Un­der the Sup­pres­sion of Com­mu­nism Act, Moodley was banned for par­tic­i­pat­ing in the Dur­ban strikes of 1973. How­ever, that did not stop him from con­tin­u­ing as an ac­tivist of the BCM.

Moodley ran and man­aged the head of­fice of SASO, which was based at 86 Beatrice Street.

He trav­elled ex­ten­sively by train and bus to the var­i­ous “black” cam­puses around the coun­try, ral­ly­ing and build­ing up sup­port for SASO.

The cam­puses in­cluded the lo­cal Univer­sity of Zu­l­u­land at Ngoye, the cam­pus for so-called coloured stu­dents at Bel­lville in the Western Cape, other “bus col­leges” at Tur­floop (Univer­sity of North), Fort Hare in the Eastern Cape, and teacher train­ing in­sti­tu­tions for black stu­dents in the then Transvaal.

The re­sult was the cre­ation of a firm foun­da­tion and net­work of branches of SASO, which formed the plat­form for the build­ing of the BCM. He was en­gaged in this work un­til he was banned in 1973.

In 1974, fol­low­ing the Fre­limo Rally in Dur­ban, Moodley was ar­rested un­der the Ter­ror­ism Act and sen­tenced to six years on Robben Is­land.

Moodley was in the same cell block as Nel­son Man­dela and it was only a mat­ter of time be­fore the two stal­warts de­vel­oped a friend­ship.

Ca­mara re­calls her fa­ther telling his chil­dren about life on the is­land and how he was pop­u­larly known as “Con­nec­tion”.

“Dad used to tell us about play­ing chess with Nel­son Man­dela on Robben Is­land and that he beat him. It was fas­ci­nat­ing and amaz­ing to us to hear this.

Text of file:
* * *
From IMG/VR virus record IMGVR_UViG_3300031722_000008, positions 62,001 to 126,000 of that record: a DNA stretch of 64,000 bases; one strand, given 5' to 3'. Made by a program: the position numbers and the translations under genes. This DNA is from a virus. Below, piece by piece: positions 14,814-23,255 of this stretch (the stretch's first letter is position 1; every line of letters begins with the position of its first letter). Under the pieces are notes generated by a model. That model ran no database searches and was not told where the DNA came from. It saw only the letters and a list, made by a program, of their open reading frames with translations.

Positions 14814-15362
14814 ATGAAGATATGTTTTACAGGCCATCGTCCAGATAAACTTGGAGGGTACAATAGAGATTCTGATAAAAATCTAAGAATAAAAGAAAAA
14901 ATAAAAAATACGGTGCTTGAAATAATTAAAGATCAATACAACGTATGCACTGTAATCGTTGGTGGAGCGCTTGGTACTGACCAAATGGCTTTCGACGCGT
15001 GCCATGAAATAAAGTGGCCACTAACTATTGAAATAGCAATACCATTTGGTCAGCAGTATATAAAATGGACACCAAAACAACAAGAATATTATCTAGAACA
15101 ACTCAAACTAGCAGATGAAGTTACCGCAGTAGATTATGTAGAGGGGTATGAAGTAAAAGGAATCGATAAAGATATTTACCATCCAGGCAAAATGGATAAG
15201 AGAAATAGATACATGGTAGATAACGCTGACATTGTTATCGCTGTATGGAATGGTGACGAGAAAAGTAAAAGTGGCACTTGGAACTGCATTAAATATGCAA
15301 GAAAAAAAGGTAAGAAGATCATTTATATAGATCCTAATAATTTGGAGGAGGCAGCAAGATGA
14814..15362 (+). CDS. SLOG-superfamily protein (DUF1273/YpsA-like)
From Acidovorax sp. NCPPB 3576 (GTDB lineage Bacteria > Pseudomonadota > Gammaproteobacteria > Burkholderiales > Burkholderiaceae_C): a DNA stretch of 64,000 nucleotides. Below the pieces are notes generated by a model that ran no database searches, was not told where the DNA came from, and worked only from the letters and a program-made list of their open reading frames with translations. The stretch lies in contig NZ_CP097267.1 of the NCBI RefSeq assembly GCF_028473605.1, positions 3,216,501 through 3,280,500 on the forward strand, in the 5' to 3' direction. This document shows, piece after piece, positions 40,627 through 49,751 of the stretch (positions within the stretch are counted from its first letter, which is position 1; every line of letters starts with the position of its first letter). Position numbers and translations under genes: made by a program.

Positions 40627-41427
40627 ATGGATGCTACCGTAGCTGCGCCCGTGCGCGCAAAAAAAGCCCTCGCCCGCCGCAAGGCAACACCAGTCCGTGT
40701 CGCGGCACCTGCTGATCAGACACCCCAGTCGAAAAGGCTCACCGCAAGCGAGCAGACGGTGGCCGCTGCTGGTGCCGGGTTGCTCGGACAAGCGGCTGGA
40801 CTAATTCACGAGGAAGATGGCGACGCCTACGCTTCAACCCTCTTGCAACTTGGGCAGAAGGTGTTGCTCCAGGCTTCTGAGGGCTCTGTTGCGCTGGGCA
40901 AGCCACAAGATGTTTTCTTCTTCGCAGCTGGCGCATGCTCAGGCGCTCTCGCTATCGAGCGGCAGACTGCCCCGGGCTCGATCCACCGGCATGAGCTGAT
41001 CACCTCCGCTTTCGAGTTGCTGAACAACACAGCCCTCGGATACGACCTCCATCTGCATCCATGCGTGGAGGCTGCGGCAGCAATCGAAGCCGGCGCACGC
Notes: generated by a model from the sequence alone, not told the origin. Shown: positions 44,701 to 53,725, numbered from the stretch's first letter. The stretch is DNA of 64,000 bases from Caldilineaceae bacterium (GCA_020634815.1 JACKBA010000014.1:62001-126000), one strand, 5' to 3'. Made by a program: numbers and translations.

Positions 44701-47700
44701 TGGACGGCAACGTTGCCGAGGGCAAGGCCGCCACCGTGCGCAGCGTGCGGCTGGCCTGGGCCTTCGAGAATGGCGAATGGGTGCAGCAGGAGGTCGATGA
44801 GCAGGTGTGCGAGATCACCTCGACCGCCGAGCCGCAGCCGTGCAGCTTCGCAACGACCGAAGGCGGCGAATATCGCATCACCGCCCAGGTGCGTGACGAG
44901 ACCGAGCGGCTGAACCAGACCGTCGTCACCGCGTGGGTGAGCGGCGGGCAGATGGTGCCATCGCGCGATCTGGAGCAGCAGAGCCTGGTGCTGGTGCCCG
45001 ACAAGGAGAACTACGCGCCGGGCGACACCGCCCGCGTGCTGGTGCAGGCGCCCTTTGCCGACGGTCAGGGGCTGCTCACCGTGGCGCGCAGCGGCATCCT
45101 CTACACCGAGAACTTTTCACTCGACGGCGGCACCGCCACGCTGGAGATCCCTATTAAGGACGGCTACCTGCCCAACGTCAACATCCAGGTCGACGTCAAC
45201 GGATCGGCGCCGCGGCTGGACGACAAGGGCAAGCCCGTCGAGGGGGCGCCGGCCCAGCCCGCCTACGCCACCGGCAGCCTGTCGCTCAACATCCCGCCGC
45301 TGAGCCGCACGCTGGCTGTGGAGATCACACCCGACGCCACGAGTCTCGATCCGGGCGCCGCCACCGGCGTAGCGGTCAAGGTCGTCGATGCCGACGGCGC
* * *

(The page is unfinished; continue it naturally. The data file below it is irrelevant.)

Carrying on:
“Man­dela was like this great hu­man be­ing to us, but here is our dad, who beat this iconic man at chess.”

On his re­lease from prison in 1981, Moodley was nom­i­nated as the pub­lic­ity sec­re­tary for the Aza­nian Peo­ple’s Or­gan­i­sa­tion.

Shortly af­ter be­ing re­leased from Robben Is­land, Moodley took a job as a free­lancer on the Graphic, a Dur­ban weekly news­pa­per and was later ap­pointed ed­i­tor but quit his job for po­lit­i­cal rea­sons. Af­ter join­ing the Na­tal Wit­ness in Pietermaritzburg, Moodley was given the task of cov­er­ing Man­dela’s re­lease from prison.

When asked about the im­pact her fa­ther made on her life, Ca­mara said: “My fa­ther al­ways wanted me to be the best that I can be, to think with an open and crit­i­cal mind, to not just ac­cept what is handed to me and to stand up for what I be­lieve in.”

Ca­mara be­gan to ex­plain how her fa­ther taught his chil­dren re­silience and in­de­pen­dence, sim­i­larly to how he guided stu­dents in ear­lier years.